Words carry power and stigma with them.
Addict. Junkie. Crackhead. Tweaker. Drunk. Pill Popper. The list can go on and on with the labels that society AND those in recovery use to describe a person with substance use issues. Words carry power and thoughts along with them.
When we hear certain words, we immediately have an image or experience that pops into our head that we associate with it. As we know, the terms that are used to describe those who have substance use issues can be damning. We are not painted in a pretty light. The words that society uses to label us are ones that are meant to demean, vilify and cause pain.
There’s a movement within the recovery community, it’s not new, to help create a better terminology to use when discussing a person with substance use issues. As we know, change is slow moving when it comes to peoples attitudes and feeling towards those with substance use issues.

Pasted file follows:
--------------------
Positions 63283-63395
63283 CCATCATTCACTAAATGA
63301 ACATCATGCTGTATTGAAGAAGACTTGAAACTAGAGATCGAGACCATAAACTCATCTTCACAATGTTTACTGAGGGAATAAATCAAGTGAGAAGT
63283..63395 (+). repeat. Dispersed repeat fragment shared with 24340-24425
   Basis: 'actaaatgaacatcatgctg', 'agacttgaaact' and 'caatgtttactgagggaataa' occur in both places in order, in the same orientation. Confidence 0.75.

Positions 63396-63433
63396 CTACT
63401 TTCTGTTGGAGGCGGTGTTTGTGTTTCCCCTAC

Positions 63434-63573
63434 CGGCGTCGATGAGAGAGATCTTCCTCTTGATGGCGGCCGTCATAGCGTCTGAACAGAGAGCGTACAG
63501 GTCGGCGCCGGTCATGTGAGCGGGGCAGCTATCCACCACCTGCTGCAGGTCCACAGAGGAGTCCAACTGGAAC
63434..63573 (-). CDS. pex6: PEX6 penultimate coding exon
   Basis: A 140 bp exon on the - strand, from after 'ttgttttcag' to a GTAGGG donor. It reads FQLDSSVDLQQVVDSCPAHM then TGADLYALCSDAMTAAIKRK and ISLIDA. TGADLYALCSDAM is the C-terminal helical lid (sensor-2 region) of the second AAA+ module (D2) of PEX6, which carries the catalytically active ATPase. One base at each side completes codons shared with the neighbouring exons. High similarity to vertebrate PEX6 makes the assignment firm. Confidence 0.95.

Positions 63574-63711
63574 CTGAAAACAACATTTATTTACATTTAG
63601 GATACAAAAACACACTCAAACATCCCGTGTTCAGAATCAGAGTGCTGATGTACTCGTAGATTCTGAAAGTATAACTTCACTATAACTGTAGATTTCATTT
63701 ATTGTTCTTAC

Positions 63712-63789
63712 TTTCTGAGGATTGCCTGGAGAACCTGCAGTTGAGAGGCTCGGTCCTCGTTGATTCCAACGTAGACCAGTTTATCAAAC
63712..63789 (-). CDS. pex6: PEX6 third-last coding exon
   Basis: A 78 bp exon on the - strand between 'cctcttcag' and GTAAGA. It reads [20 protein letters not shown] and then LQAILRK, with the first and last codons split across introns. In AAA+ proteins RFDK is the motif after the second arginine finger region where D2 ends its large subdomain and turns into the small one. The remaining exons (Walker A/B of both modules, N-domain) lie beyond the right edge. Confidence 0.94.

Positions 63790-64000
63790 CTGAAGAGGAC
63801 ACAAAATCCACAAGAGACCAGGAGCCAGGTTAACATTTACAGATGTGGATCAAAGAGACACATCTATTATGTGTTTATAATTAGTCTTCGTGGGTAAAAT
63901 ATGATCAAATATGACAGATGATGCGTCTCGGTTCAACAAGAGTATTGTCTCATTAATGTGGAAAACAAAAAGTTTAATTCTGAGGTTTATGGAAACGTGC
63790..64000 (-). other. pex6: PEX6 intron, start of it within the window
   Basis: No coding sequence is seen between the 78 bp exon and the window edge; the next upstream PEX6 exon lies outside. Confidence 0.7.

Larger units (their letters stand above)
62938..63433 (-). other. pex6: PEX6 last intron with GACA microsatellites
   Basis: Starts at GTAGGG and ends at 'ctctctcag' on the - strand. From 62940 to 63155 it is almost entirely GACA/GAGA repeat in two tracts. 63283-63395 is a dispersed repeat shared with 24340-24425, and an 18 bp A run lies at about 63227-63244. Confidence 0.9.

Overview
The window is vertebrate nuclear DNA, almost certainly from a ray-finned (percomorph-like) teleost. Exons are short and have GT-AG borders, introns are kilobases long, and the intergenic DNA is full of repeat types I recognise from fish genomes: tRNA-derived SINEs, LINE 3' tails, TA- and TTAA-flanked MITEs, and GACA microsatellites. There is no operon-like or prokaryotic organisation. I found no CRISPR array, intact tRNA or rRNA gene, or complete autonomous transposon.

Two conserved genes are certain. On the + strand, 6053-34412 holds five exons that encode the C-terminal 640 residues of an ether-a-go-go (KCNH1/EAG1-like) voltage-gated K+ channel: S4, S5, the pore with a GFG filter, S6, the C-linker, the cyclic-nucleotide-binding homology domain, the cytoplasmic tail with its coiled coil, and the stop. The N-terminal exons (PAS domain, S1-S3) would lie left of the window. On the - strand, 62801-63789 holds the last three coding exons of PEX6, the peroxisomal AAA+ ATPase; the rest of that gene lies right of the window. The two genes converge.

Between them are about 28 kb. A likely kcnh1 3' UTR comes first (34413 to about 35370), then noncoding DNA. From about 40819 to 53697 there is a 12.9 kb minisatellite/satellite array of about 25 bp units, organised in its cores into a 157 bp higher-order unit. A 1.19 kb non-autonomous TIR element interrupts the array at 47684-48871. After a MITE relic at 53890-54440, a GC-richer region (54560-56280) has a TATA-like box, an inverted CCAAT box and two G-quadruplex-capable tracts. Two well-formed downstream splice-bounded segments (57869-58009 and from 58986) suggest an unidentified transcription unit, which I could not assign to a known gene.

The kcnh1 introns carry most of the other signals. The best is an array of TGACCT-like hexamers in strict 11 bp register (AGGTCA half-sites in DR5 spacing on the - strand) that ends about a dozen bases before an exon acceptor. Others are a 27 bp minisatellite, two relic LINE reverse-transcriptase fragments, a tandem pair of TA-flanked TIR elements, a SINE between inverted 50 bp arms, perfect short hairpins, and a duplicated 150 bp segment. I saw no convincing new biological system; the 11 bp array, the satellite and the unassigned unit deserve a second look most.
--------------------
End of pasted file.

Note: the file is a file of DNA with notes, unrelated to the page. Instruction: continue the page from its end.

It starts within the recovery community. When we as a recovery community begin to use words that do not carry the stigmas that so many do, we can create an atmosphere where society will possibly listen and want to understand.
VPR.net recently wrote an article that discusses an initiative the Nashua Department of Public Health in New Hampshire has created to help combat the stigmatized language used to describe those with substance use issues. It is a fascinating look at how we can change the terms we use. This movement has been talked about since President Obama’s White House drug czar Michael Botticelli sent a memo outlining recommendations to federal agencies, and co-authored an article containing similar recommendations in the Journal of the American Medical Association.
Please click ‘Read More’ below to read this great article and see how you can help change the vocabulary used to discuss those with substance use issues.